after they had surrendered, in a warehouse in Tlatlaya, southwest of 
Mexico City. Human rights groups also have compiled allegations that 
witnesses to the killings were subsequently tortured. Three soldiers 
are facing homicide charges in the incident, and seven state police 
officers have been accused of torture.

In January, federal forces allegedly killed 16 civilians in 
Apatzingan, a town at the center of the militia uprising against drug 
cartels in Michoacan state.

Although these issues have raised concerns in Washington, the 
scandals do not appear to have generated much pressure to change 
broader U.S. funding to Mexico.

With Mexican President Enrique Pena Nieto facing intense domestic 
criticism and sinking approval ratings as he grapples with a limping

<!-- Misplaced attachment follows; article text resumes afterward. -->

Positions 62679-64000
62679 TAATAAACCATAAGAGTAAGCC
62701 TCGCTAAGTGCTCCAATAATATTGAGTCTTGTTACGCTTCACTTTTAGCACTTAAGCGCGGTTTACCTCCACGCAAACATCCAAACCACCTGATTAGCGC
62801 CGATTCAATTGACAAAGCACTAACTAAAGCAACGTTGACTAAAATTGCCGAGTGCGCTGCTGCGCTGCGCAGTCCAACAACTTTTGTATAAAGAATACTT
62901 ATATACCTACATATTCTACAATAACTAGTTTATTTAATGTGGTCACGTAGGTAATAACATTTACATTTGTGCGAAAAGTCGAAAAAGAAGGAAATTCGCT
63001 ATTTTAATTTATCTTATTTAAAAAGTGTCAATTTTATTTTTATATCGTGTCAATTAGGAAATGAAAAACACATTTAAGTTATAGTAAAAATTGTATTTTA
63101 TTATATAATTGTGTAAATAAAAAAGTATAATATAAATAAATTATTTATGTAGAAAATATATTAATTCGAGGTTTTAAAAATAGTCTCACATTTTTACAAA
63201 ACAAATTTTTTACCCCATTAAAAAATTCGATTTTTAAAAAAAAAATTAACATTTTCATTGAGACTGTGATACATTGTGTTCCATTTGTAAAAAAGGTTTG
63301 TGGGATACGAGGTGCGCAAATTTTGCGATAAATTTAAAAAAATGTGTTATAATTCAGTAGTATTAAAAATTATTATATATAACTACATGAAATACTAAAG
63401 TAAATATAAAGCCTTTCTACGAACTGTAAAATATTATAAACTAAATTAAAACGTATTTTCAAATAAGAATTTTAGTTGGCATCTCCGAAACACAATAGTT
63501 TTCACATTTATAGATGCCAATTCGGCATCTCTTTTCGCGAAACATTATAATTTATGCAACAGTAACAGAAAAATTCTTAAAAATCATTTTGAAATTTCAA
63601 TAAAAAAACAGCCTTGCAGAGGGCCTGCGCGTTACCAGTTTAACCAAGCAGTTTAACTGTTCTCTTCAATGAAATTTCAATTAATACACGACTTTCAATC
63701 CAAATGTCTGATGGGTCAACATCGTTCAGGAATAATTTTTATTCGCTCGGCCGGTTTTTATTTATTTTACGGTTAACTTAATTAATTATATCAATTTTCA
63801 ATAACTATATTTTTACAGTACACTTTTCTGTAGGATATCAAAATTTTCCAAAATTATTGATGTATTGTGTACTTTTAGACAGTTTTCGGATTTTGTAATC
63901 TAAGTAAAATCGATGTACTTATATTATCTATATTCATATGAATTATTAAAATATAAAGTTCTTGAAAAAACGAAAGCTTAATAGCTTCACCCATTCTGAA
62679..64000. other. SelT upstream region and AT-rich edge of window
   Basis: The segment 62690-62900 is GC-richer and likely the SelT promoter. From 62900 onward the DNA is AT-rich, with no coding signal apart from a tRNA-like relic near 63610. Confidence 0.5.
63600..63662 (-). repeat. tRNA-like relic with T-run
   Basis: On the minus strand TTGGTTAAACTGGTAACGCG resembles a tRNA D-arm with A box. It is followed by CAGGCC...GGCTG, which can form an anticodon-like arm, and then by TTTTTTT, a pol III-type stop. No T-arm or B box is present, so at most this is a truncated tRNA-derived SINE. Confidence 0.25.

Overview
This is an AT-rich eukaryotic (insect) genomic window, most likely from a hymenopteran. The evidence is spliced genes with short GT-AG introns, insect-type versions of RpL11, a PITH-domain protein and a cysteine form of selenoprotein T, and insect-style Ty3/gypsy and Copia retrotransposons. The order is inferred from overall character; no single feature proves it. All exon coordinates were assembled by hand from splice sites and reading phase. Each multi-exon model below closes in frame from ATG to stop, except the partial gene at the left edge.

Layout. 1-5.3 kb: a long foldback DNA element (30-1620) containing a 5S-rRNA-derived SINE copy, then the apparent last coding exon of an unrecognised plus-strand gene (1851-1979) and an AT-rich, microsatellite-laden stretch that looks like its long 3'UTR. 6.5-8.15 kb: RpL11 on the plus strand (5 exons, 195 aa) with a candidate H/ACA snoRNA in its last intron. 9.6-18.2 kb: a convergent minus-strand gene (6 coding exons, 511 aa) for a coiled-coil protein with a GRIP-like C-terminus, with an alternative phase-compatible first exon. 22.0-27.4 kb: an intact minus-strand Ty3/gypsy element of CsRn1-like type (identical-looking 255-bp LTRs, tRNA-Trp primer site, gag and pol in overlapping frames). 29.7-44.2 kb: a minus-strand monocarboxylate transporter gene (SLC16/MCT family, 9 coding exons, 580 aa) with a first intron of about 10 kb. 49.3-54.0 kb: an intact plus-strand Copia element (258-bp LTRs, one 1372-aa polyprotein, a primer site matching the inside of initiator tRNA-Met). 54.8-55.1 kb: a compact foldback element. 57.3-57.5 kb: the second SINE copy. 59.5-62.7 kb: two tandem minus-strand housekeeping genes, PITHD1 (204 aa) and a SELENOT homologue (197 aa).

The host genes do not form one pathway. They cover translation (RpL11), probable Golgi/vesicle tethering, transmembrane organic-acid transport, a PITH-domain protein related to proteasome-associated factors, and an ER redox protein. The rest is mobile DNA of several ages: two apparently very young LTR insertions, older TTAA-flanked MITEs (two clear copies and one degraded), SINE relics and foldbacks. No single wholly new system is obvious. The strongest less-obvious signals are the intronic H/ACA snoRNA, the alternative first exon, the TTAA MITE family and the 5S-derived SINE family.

economy and a difficult security situation, the Obama administration 
is careful not to pile on, said Carl Meacham, director of the 
Americas program at the Center for Strategic and International 
Studies. "They don't want to exacerbate a situation that's already 
incredibly sensitive."

But given the string of alleged abuses, "it's impossible to make the 
case anymore" that Mexico is progressing on human rights, said 
Stephanie Erin Brewer, coordinator of the international department at 
Centro Prodh, a human rights group in Mexico City. "This certainly is 
a very strong message for Mexico."
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MAP posted-by: Jay Bergstrom